What are the signs of neuroectodermal tumors?

Many neuroectodermal tumors are asymptomatic but may present as a painless, well-circumscribed, slow-growing mass on a clinical examination. It can be difficult to obtain a tissue or imaging-based diagnosis. The clinical setting has significantly improved the detection of these tumors. Tumor markers are very specific but limited in their ability to capture the vast majority of tumor types. Imaging via magnetic resonance imaging or computed tomography can be very helpful in the differential diagnosis of neuroectodermal tumors.

Anonymous Patient Answer

What is neuroectodermal tumors?

Neuroectodermal tumors are a group of tumors that form from the cells that form the embryonic ectoderm during prenatal development. Most neuroectodermal tumors result from spontaneous mutations of cells in neural crest as these cells are highly mobile during embryonic development and move to other areas to make other organs. Most neuroectodermal tumors occur in children who have immature immunity, and thus may be more susceptible to other infections and malignancies that are not contagious.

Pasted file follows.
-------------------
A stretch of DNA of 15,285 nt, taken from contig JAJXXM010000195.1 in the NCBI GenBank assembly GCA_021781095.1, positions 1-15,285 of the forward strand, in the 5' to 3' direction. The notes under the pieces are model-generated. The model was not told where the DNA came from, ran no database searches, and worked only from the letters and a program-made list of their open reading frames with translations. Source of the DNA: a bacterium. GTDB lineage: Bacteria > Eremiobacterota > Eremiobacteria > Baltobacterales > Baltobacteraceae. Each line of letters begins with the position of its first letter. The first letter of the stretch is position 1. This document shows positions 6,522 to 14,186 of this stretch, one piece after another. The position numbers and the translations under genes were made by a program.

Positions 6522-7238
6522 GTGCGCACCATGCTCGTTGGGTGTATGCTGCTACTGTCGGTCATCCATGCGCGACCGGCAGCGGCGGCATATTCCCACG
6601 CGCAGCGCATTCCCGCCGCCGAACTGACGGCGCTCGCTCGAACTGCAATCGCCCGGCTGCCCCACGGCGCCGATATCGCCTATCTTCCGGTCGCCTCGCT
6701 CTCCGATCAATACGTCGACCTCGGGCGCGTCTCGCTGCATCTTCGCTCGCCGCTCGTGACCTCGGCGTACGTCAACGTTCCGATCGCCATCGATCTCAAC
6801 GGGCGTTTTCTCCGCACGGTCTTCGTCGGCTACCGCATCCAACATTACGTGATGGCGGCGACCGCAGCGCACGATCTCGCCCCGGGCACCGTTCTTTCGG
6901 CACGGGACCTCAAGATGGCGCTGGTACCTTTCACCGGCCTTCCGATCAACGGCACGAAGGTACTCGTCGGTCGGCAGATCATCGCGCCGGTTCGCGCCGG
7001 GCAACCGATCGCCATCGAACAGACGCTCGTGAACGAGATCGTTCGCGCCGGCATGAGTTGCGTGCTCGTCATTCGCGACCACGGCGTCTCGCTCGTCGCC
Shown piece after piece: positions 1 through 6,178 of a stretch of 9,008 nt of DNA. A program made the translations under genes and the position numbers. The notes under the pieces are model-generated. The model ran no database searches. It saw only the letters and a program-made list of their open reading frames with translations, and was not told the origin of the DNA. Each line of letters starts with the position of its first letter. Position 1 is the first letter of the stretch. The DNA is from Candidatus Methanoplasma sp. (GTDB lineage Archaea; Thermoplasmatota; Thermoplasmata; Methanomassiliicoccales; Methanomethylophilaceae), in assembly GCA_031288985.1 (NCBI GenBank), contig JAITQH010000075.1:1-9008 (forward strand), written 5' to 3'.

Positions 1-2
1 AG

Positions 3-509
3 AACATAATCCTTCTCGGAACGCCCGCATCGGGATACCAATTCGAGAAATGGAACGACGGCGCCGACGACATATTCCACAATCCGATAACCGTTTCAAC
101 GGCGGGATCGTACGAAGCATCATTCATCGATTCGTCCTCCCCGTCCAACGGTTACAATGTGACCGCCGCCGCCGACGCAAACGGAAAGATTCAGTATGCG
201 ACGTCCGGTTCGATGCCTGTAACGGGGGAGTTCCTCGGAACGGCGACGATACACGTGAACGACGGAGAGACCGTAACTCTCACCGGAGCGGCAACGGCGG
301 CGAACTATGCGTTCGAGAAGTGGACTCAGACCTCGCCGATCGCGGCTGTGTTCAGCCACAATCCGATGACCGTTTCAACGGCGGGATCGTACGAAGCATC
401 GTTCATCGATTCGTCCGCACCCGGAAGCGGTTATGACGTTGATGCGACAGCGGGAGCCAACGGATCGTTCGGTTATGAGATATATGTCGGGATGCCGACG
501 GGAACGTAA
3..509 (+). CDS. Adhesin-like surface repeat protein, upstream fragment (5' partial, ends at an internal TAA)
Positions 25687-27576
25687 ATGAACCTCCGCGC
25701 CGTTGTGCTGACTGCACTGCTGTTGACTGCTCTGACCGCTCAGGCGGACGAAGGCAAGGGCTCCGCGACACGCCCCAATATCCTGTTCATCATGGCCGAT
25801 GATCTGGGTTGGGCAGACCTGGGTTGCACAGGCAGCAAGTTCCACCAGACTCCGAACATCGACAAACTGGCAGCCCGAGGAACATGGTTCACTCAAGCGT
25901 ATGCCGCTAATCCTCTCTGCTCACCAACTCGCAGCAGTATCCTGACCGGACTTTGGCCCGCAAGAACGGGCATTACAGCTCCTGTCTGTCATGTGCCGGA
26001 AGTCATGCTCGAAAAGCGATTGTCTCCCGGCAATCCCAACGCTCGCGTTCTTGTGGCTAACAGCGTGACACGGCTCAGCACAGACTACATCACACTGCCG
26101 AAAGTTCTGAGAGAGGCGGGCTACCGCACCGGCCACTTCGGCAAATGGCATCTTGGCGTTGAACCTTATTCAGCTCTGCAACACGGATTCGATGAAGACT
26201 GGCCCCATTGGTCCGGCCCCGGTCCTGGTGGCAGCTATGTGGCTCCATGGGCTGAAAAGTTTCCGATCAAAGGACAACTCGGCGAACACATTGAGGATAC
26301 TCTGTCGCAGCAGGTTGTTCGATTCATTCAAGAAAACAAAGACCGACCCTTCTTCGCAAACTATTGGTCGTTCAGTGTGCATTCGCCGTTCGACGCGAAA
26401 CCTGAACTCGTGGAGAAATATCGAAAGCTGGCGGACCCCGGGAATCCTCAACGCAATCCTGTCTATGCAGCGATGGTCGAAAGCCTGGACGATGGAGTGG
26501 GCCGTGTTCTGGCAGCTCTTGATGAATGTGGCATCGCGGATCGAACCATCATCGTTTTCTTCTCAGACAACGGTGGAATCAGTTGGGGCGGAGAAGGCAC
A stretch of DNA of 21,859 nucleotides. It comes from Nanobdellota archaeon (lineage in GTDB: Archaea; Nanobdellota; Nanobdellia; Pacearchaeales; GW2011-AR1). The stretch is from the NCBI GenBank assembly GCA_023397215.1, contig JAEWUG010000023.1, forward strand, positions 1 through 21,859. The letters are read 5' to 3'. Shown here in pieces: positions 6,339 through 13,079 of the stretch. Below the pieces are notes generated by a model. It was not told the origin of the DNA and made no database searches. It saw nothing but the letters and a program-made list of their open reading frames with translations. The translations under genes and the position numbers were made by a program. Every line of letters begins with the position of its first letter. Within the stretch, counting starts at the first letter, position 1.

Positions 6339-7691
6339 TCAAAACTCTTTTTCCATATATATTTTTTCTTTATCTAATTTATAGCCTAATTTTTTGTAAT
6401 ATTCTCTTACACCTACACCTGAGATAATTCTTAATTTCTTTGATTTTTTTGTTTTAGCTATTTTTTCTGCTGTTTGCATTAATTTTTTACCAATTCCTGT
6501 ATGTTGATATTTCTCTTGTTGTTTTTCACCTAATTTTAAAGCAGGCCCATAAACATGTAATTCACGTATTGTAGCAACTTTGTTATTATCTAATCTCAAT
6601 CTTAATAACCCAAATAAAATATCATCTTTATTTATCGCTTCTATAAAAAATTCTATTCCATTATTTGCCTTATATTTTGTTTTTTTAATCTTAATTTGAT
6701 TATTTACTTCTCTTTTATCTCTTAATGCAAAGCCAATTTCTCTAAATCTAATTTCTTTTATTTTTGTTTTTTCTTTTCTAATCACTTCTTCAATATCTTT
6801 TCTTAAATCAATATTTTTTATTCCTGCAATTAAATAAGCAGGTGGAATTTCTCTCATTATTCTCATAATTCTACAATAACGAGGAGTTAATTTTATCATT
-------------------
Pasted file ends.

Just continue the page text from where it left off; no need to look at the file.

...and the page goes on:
Anonymous Patient Answer

Can neuroectodermal tumors be cured?

Many neuroectodermal tumors can be cured, but surgery remains the treatment of choice in most cases and long-term survival is uncommon. The best prognosis can be achieved with tumors that express AFP but most patients with these tumors will have persistent disease.

Anonymous Patient Answer

What causes neuroectodermal tumors?

These tumors derive from multiple germ layer tissues (ectoderm, mesoendoderm, and endoderm), most of which are composed primarily of neuroblasts. Their growth is highly dependent on cellular amplification in the microenvironment and, as with other low-grade tumors, the accumulation of mutated cells and the formation of pseudostratified epithelium may play a dominant role. Neuroblasts can persist in the adult and eventually assume more undifferentiated, infiltrative growth patterns, and, often, become metastatic. Target therapy, radiotherapy, and surgery have become essential strategies for their management.

Anonymous Patient Answer